/ Recent Blog Posts / Cancer & Caregiving

Discussing Husband’s Mesothelioma Death Eases Emotions

Lorraine's photo album

Life as we know it cannot go on forever. This is a given. But how many of us are prepared to talk about our death or that of a loved one?

I found my answer to this question when my 52-year-old husband Brian was diagnosed with mesothelioma. Accepting that he had the asbestos-related cancer was difficult enough. But believing he had less than a year to live was impossible.

After researching mesothelioma online, I had to accept that Brian was going to die of the disease — and soon. Coming to terms with this reality was the hardest thing I’ve ever had to do in my life.

As I struggled to control my emotions, I was deeply concerned about Brian’s feelings. How was he coping? Did he believe he was dying? It was a question I dared not ask him. For the first time in our life together, there was an elephant in the room.

Starting the Conversation About Death

With the thought of Brian’s death ever on my mind, I desperately needed to talk about it. The problem was I had no one to talk to. Brian lived in hope of a cure and our three children were not ready to accept that their father was dying.

As wife and mother, I endeavored to remain strong for everyone, but it was incredibly hard to do when I was feeling so broken. At times, the burden of my grief became so overwhelming that I found it difficult to cope with everyday life.

Thankfully, Brian’s sister Pat turned out to be the one person with whom I could unleash my inner turmoil.

Whenever we came together, which was usually once week, we found an opportunity to talk about Brian and how his disease was progressing. I also discussed my fear that I would not be able to cope with watching him die.

Though our conversations always ended with me crying my heart out, the relief that came with it was beyond measure. So too was my gratitude toward Pat, who always rose above her own grief to comfort me.

Brian Was Ready to Talk About Dying

Now that I had addressed Brian’s death with Pat, I felt better able to cope with what lay ahead. But I could not help but wonder how Brian was coping. It had become obvious he was not going to get better.

Did he need to talk about dying? How could I encourage him to do this?

Fortunately, I didn’t have to. Shortly before his courageous battle with mesothelioma came to an end, he began talking about dying. It started with a question: How many Christmases had he celebrated since his diagnosis? It was an especially poignant question because he asked it on Dec. 20, 2001 — just two years after his diagnosis and a few days before Christmas, which had always been his favorite time of year.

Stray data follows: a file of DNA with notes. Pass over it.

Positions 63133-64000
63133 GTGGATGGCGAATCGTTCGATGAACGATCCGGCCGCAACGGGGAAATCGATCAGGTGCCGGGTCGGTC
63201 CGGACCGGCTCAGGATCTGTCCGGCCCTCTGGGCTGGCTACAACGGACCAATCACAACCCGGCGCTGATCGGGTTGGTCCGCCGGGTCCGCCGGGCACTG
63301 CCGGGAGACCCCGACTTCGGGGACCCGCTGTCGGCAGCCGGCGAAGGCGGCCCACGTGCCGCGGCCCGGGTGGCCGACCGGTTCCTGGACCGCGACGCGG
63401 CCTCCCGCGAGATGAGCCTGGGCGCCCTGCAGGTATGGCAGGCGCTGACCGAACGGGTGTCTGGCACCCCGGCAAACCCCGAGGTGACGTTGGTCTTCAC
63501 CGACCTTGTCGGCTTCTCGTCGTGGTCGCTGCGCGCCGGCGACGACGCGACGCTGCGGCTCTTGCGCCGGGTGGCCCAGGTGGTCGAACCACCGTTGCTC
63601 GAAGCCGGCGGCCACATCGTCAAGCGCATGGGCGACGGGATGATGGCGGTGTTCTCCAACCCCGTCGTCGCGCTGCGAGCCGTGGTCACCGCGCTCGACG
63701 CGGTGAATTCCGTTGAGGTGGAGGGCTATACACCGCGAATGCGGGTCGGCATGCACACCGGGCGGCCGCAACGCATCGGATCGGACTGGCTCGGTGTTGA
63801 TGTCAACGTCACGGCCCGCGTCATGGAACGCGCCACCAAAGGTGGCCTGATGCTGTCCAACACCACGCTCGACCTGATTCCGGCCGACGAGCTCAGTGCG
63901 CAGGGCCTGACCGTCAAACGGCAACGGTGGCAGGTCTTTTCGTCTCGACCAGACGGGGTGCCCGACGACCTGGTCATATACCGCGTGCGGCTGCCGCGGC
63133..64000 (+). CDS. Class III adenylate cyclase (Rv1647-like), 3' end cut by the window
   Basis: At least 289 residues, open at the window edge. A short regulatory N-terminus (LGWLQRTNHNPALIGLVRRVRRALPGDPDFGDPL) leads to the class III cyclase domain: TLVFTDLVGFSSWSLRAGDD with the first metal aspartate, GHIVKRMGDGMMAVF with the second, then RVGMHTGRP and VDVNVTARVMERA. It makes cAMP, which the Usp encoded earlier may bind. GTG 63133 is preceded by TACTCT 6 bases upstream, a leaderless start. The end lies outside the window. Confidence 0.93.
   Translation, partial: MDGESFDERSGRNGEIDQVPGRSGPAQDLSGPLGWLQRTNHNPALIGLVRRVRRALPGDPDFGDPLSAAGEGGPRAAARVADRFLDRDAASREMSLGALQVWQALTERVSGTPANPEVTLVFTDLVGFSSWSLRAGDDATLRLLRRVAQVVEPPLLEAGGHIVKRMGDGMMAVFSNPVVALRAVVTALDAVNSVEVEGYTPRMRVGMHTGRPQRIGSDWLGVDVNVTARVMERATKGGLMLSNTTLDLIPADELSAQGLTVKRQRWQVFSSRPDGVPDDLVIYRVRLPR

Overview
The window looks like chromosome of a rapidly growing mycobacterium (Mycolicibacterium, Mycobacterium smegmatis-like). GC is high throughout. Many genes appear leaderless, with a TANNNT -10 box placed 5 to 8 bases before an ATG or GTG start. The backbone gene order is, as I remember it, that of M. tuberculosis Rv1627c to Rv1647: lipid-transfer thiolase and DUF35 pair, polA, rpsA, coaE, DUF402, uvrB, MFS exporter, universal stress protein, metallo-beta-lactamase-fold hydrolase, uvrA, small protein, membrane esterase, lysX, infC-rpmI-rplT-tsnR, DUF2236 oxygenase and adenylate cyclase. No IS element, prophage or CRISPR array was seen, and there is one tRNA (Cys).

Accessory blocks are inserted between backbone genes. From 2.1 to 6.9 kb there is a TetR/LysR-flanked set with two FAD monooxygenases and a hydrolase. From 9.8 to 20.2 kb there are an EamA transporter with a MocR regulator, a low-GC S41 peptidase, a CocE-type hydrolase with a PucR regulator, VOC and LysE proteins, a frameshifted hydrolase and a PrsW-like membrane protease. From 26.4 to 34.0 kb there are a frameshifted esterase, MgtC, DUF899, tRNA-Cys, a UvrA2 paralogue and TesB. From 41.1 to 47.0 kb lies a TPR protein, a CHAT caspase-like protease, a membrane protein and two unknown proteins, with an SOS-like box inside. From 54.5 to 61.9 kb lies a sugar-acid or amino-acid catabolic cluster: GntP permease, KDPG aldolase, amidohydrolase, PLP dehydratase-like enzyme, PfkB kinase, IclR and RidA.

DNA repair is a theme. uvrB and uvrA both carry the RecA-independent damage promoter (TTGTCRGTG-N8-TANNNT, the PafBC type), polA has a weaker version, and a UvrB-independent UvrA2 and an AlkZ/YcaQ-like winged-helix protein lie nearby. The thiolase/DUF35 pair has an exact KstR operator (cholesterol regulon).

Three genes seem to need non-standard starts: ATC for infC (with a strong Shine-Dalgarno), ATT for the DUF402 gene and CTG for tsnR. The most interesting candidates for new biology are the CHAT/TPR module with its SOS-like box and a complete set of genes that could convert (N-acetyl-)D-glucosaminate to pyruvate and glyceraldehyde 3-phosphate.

Hoping against hope that he’d be with us for Christmas that year, I answered “Three.”

My heart missed a beat when Brian replied, “I don’t think I will be here for another.”

Hearing this, I could have said of course he would, but I realized Brian wanted and needed to talk to me about his death. As sad as the moment was, I was so grateful for it because I knew Brian had accepted his fate and was at peace with it.

Now that I was able to talk to him about my plans for his funeral, I was greatly relieved when he agreed with my decision. Thanks to Pat, who was again there to support me, I decided on a beachside memorial to celebrate his love of the sea. Afterward, we would hold a private cremation only for family members.

Despite the strongest of wills, Brian did not get to celebrate Christmas that year. He died on Christmas Eve, just a few hours short of his favorite day of the year. The pain of losing the beautiful man who had been my husband, lover and best friend for 37 years was deeper than I could have imagined.

But I found peace knowing he was no longer in pain.

Moving on with Life

Grief is a personal journey.

Widowed at 51, I felt like my life was a jigsaw puzzle with half the pieces missing. Over the years, I have put that jigsaw puzzle back together, but it will never be the same.

No matter what happens in my life, I will always love and miss Brian. I know you don’t get over grief. But you learn to live with it, and this is okay.

Knowing I was able to discuss his impending death with his sister and Brian helped me heal and move on with my life.


Lorraine Kember is the author of "Lean on Me," an inspirational personal account of her husband's courageous battle with mesothelioma. She is an accomplished public speaker in Australia and is passionate about sharing her journey with cancer. Her website can be found at www.lean-on-me.net.

Last Modified March 26, 2018

More on This Topic

View our resources for patients and families

Get Help Today
Get Your Free Mesothelioma Guide Chat live with a patient advocate now loading spinner